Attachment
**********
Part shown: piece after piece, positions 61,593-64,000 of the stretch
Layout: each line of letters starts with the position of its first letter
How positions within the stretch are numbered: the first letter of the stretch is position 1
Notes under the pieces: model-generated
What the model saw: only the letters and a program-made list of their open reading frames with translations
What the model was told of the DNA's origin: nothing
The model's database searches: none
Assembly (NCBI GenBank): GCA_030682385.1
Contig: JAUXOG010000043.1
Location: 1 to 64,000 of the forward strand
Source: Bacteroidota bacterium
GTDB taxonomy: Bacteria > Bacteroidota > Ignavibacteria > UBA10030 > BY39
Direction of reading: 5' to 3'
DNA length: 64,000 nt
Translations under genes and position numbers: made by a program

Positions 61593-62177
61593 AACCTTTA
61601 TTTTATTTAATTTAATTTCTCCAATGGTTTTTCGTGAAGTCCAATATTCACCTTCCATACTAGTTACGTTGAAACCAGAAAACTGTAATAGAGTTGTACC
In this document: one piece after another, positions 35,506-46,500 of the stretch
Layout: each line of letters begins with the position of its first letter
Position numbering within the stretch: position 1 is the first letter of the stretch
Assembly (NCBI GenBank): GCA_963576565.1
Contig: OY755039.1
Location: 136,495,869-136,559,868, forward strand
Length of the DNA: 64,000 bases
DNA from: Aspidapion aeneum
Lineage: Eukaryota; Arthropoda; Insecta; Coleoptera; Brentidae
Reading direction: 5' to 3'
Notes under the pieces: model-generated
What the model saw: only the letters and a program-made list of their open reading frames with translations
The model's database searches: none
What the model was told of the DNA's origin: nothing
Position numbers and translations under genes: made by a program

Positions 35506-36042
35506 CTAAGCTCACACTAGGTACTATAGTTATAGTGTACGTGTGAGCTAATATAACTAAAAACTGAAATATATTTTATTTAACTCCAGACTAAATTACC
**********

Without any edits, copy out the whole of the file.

Part shown: piece after piece, positions 61,593-64,000 of the stretch
Layout: each line of letters starts with the position of its first letter
How positions within the stretch are numbered: the first letter of the stretch is position 1
Notes under the pieces: model-generated
What the model saw: only the letters and a program-made list of their open reading frames with translations
What the model was told of the DNA's origin: nothing
The model's database searches: none
Assembly (NCBI GenBank): GCA_030682385.1
Contig: JAUXOG010000043.1
Location: 1 to 64,000 of the forward strand
Source: Bacteroidota bacterium
GTDB taxonomy: Bacteria > Bacteroidota > Ignavibacteria > UBA10030 > BY39
Direction of reading: 5' to 3'
DNA length: 64,000 nt
Translations under genes and position numbers: made by a program

Positions 61593-62177
61593 AACCTTTA
61601 TTTTATTTAATTTAATTTCTCCAATGGTTTTTCGTGAAGTCCAATATTCACCTTCCATACTAGTTACGTTGAAACCAGAAAACTGTAATAGAGTTGTACC
In this document: one piece after another, positions 35,506-46,500 of the stretch
Layout: each line of letters begins with the position of its first letter
Position numbering within the stretch: position 1 is the first letter of the stretch
Assembly (NCBI GenBank): GCA_963576565.1
Contig: OY755039.1
Location: 136,495,869-136,559,868, forward strand
Length of the DNA: 64,000 bases
DNA from: Aspidapion aeneum
Lineage: Eukaryota; Arthropoda; Insecta; Coleoptera; Brentidae
Reading direction: 5' to 3'
Notes under the pieces: model-generated
What the model saw: only the letters and a program-made list of their open reading frames with translations
The model's database searches: none
What the model was told of the DNA's origin: nothing
Position numbers and translations under genes: made by a program

Positions 35506-36042
35506 CTAAGCTCACACTAGGTACTATAGTTATAGTGTACGTGTGAGCTAATATAACTAAAAACTGAAATATATTTTATTTAACTCCAGACTAAATTACC